Testing the characteristics of switch modules is not always as simple as it seems. Some are easy because they have RF connectors; others use connectors not usually used for RF applications, particularly those with bandwidths less than 100MHz.
Some switch systems are designed to handle signals in 50-ohm transmission lines, others in 75 ohms. Some modules are designed to handle differential signals using 2-pole switching; in this case, the critical parameter is the differential impedance. This is particularly true when handling signals like RS232 (and derivatives), telecoms signals and serial interfaces such as Ethernet and USB.
In a system, of course, none of these conditions may apply. Still, the only way reproducible specification can be generated is by specifying a condition that can easily be checked. For the most part, that means measuring in a single-ended 50-ohm environment using either a ground pin on the user connector or the connector ground to terminate the coaxial connection screen.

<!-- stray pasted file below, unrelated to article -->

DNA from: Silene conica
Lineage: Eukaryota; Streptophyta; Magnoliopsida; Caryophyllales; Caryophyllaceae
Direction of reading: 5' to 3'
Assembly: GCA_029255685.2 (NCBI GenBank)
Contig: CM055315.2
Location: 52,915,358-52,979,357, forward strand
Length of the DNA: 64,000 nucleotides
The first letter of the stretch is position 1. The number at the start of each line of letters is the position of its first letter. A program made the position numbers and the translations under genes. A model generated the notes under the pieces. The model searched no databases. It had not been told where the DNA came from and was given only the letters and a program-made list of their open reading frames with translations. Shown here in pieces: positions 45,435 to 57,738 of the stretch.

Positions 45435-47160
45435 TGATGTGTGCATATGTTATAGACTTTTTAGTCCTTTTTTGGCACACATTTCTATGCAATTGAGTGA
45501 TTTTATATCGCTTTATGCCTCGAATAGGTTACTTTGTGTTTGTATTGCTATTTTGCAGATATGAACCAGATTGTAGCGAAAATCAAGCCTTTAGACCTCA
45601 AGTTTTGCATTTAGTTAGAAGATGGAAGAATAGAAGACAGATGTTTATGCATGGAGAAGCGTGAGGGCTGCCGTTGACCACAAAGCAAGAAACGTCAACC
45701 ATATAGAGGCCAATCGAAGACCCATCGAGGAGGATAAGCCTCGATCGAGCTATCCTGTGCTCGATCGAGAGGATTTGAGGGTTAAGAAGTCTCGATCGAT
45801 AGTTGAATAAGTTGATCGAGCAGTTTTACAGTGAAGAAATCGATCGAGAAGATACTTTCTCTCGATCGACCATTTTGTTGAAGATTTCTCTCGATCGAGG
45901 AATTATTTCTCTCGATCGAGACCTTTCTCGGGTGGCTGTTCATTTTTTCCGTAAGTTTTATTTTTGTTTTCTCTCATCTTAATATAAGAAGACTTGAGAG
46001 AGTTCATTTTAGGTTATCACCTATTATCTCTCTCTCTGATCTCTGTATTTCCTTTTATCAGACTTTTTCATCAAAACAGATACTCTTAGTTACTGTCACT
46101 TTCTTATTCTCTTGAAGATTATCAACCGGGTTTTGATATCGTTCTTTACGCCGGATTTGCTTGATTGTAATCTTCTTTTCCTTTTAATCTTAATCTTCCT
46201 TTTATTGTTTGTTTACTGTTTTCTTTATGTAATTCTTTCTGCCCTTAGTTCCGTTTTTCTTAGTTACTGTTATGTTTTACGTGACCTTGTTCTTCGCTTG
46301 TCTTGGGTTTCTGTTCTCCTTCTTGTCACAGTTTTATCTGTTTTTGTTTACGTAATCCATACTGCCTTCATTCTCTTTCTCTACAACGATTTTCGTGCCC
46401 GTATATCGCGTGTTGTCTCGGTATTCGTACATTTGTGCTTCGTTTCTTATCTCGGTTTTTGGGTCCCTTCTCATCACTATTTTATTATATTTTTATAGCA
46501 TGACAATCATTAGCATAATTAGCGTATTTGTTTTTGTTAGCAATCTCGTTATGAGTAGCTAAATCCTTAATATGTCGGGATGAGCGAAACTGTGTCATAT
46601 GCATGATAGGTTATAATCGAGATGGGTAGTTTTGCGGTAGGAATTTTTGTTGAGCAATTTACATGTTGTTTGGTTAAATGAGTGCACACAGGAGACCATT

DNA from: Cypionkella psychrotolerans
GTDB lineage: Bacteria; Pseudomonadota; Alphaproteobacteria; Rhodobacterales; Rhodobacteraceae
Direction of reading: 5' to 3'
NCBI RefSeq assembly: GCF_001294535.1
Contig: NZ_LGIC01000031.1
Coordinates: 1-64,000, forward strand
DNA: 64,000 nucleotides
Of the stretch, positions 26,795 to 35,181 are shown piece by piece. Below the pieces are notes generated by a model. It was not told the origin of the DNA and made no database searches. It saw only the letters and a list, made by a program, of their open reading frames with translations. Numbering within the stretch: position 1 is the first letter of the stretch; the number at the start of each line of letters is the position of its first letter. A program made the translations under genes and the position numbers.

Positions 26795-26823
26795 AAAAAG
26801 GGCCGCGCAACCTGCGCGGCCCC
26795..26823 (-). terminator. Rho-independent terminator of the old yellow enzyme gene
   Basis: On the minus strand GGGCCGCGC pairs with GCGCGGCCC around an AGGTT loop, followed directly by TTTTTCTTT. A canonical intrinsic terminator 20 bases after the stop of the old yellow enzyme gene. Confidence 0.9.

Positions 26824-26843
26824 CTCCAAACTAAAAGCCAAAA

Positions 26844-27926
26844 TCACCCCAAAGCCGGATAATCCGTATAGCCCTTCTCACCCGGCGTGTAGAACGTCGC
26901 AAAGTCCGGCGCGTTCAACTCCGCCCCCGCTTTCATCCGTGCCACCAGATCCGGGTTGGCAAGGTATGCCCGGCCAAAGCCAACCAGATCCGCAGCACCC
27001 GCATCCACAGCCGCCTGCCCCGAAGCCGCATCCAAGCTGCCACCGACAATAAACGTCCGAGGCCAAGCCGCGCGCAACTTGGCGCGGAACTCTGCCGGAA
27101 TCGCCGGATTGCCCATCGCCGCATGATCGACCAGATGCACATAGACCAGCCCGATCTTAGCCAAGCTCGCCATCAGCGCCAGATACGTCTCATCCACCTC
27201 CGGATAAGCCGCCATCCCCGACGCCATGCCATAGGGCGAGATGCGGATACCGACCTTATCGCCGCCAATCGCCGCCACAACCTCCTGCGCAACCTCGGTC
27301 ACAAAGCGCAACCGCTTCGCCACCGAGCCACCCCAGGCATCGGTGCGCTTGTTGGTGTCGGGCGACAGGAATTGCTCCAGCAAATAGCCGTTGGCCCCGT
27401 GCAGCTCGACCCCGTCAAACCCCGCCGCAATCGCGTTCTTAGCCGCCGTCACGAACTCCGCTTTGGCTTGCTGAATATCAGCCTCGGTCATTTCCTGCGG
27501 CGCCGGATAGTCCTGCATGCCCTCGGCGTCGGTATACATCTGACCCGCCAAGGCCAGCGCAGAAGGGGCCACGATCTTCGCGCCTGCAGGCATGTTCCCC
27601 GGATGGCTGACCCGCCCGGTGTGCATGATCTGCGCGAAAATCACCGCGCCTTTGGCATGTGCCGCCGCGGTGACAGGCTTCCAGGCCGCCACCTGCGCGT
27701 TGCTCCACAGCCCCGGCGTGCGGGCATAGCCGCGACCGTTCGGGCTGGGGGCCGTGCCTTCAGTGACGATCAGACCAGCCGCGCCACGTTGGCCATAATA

To help users when verifying performance, take a look at our informal guide:
The purpose of this guide is to define the methods for performing radio frequency (RF) measurements in 50Ω & 75Ω unbalanced and 100Ω-120Ω balanced test systems using a 50Ω vector network analyzer (referred to as “VNA” from this point forward).
To perform 75Ω tests with a 50Ω VNA, it is necessary to use minimum loss pads (referred to as “min loss pads” from this point forward). A set of two pads will be required to perform the tests detailed within this document.
To perform balanced tests, it is necessary to use a purpose-built impedance converter and min loss pads under certain circumstances.
Please note that it is not possible to detail every test permutation, i.e., multiple test cards etc., that may be encountered. For this reason, the following sections will refer to testing a single card; the same principles can be applied to multiple cards.
This document assumes that the operator has been trained to safely operate and perform measurements on the test equipment and the device under test (referred to as “DUT” from this point forward). If in any doubt regarding this procedure or equipment, consult a suitably qualified engineer.
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